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BC Hydro to increase river flows for spawning salmon

BC Hydro will be increasing the Campbell River by nearly threefold on October 14 to provide enough water for returning adult chinook to spawn in key habitat. Starting at night on October 13, and into the early morning hours of October 14, BC Hydro will increase the discharge at John Hart from 30 cubic metres per second (m3/s), by about 10 m3/s per hour, to about 80 m3/s. This will be a significant increase in river flow so the public is advised to be cautious along the river from October 14 onward.
The 2013/2014 water supply year for BC Hydro has just ended, and with it, the driest water inflow year in 51 years of record. This time period goes from October 2013 to September 2014. BC Hydro has managed the system as well as possible over this record dry weather year.
The John Hart generating station has not run at full capacity since October 2013 as BC Hydro has strived to conserve water over the past 12 months. Despite the dry conditions, key fish habitat remained covered over the winter and spring for the out-migration of salmon smolts, and then into the summer, reservoir recreation levels were just managed to be achieved through late August.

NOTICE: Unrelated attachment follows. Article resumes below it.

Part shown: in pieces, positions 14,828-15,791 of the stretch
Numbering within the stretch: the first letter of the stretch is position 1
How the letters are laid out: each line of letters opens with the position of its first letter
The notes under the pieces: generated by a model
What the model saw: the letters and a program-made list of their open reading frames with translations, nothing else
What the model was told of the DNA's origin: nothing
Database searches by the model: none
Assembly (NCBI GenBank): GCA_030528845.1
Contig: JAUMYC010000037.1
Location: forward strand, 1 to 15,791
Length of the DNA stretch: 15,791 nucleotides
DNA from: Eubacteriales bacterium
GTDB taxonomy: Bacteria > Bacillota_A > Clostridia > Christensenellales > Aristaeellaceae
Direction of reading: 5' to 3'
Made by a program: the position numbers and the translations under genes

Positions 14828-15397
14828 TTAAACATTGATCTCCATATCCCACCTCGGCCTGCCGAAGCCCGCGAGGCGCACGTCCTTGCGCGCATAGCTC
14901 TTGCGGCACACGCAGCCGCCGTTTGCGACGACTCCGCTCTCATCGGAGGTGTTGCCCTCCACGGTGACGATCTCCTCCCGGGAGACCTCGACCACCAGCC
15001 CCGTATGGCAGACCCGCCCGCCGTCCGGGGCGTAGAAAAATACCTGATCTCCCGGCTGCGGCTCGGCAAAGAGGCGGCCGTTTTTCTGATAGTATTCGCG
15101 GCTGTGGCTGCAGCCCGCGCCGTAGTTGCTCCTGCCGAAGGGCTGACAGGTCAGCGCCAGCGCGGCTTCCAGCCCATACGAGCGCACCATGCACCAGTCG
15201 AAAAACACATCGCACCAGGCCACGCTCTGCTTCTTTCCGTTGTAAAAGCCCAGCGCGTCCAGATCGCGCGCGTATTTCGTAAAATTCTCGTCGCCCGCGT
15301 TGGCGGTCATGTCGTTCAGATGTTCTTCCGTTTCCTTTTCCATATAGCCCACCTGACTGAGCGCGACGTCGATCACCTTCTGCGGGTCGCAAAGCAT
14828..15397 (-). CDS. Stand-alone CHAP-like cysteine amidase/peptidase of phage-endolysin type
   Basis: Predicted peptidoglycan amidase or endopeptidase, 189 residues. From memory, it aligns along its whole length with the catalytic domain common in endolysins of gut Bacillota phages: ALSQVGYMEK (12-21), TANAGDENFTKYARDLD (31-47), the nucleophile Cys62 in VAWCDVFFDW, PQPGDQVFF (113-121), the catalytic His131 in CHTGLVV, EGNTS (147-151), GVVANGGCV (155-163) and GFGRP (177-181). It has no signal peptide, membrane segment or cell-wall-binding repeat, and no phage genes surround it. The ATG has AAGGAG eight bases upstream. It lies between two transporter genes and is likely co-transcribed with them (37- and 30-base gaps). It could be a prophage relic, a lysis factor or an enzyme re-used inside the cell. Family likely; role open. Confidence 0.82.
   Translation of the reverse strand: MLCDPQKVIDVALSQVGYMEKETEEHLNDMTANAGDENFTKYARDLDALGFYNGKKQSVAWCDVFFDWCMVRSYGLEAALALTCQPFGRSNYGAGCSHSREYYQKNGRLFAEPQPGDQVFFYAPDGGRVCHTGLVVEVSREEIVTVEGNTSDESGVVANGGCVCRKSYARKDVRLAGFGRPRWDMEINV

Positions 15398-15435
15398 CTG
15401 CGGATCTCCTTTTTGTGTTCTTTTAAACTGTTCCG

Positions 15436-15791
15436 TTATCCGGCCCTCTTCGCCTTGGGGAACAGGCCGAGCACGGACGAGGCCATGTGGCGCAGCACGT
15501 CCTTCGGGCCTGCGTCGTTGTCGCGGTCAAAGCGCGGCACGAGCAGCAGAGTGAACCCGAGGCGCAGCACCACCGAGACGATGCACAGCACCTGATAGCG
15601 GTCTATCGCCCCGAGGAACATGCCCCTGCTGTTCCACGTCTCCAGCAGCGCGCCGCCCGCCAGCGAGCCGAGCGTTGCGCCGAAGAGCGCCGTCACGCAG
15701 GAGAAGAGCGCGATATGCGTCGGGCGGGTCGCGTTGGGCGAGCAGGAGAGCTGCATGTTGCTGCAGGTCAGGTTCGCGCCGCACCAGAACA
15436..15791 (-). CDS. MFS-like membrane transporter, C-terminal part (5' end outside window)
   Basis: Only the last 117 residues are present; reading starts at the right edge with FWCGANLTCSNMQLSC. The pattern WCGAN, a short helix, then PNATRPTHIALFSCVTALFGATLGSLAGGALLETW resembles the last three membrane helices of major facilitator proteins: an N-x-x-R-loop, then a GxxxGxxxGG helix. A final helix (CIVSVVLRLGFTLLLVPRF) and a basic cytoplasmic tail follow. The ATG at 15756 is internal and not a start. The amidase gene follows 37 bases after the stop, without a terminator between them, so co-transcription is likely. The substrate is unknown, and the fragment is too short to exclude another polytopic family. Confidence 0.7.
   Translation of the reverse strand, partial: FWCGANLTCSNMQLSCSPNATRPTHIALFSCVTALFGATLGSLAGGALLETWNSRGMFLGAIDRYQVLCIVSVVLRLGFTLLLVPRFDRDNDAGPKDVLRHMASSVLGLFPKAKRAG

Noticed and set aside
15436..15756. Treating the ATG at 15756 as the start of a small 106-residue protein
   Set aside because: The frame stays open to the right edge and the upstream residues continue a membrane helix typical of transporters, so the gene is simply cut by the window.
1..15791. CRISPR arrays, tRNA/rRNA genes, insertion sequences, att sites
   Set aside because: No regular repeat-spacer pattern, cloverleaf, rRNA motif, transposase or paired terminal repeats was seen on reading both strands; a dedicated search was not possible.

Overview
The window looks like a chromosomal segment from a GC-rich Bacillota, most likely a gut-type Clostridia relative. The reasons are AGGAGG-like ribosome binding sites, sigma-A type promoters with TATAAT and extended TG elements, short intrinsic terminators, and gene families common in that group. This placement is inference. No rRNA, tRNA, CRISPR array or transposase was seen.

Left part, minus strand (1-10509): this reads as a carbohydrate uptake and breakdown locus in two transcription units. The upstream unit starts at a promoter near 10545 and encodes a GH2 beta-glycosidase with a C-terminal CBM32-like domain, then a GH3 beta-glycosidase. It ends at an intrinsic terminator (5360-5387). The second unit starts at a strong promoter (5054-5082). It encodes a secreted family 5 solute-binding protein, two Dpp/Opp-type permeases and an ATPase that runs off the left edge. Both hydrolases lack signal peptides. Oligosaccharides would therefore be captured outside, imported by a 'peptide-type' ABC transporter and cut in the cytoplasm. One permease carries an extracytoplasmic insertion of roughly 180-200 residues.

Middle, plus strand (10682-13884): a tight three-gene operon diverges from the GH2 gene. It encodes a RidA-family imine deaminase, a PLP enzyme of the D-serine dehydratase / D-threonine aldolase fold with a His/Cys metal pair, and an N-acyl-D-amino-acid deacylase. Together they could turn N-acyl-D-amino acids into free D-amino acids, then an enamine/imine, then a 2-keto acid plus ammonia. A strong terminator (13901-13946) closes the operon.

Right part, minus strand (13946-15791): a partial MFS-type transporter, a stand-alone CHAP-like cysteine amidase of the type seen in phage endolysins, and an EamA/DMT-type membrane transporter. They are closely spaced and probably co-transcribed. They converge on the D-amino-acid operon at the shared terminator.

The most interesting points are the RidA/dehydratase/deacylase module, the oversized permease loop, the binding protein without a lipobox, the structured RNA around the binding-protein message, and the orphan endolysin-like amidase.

Now with the return of the chinook, and in consideration of the below normal position of the main two upstream reservoirs, BC Hydro will increase the Campbell River flow to 80 m3/s for about 2.5 weeks to allow for them to spawn. Given the extended record dry conditions, and should that continue, BC Hydro may then drop the river flow up to 20 m3/s. This October flow regime has been worked out in coordination with Fisheries and Oceans Canada and in consideration of the Campbell River system’s water use plan. These decisions are made in consideration of corrective action needed to balance the entire watershed, and specifically the Lower Campbell Reservoir/McIvor Lake and Upper Campbell Reservoir/Buttle Lake after the spawning flows are provided.
With the hopeful arrival of the fall rains, BC Hydro will begin to shift our attention to potential flood risk management operations. On that side of the coin, and entering the fall season with low reservoir conditions, we are well positioned.
– Contributed by BC Hydro.
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